In this episode, recorded February 10, 2016, The Testing Show talks Super Bowl aftermath, analytics in sports and how accurate they are (or not), expectations and wild guesses, and the benefits of having a beginner’s mind to a situation and how that may give a person a better chance at seeing how things will turn out (it also shows pretty clearly who on the panel actually pays attention to football).
We talk a bit about legacy systems and what happens when critical systems go down (the IRS being a prime example), and the fact that organizations with legacy apps are reorganizing around Scrum and Agile, not so much for new software development, but to help maintain and continue development on legacy systems. Can we do better? We think “yes”!
In this episode, The Testing Show crew takes a trip to New York City to participate in James Bach’s presentation to the NYC Testers Meetup. We discuss a bit about the GitHub site outage, and the ramifications of inevitable downtime. This leads into the main topic, which is “what do we do when we don’t have enough testers?”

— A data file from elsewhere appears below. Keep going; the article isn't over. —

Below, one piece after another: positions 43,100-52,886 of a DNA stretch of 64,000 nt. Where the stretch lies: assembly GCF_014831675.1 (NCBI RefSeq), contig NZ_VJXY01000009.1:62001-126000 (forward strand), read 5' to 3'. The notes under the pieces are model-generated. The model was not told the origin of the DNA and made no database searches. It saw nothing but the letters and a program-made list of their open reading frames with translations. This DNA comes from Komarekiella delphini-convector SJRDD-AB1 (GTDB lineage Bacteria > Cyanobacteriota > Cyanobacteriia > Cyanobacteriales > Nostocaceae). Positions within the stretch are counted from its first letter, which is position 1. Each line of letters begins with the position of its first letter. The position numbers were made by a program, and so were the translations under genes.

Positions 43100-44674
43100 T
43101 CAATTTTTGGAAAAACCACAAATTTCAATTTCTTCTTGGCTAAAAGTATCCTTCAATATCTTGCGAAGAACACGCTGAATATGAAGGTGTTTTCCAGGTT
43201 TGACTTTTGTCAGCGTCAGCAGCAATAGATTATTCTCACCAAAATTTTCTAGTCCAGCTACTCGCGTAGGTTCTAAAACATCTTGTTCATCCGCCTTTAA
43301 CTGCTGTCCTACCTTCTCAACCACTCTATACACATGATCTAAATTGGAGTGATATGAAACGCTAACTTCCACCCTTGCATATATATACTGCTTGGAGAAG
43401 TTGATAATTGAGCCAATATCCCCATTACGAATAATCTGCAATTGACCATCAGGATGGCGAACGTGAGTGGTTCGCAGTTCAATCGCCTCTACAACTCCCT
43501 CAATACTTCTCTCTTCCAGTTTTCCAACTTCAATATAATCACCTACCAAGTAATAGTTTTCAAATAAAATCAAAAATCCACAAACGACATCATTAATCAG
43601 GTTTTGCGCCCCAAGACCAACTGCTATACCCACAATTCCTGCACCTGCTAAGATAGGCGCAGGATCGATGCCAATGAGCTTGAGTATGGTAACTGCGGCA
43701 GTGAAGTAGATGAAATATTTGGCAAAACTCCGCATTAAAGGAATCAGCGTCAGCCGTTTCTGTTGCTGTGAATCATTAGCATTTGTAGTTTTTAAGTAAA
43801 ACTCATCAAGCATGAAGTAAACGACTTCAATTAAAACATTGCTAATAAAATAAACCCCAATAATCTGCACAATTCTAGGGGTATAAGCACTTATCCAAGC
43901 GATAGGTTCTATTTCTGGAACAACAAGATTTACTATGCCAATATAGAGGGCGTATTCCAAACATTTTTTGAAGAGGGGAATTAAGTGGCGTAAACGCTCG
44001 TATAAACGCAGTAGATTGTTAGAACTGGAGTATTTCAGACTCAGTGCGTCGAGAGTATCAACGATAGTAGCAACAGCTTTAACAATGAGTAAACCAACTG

Is testing really a bottleneck, or is it set up in a way that delays are inevitable? What can we as organizations, and as testers, do to mitigate these issues, and what means do we have to change the process?
In this episode, The Testing Show crew is joined by Yaron Kottler, Qualitest’s Americas CEO. We discuss the changes at Yahoo and the elimination of most dedicated software testers, how this change is happening in a variety of companies, and what these changes actually mean for the dedicated testing role, and what may happen in the future.
We discuss the idea of software testing as a trusted advisor to an organization, and the benefits of wham that role works, as well as the frustrations and costs when that role does not work.
In this episode, The Testing Show tackles the NEST Thermostat, early release of inmates in Washington state due to a computer error, and what can we do when our password site gets hacked?
We discuss test design, bug advocacy, long term auditions,
and think about how robots can help you see the way software testers pivot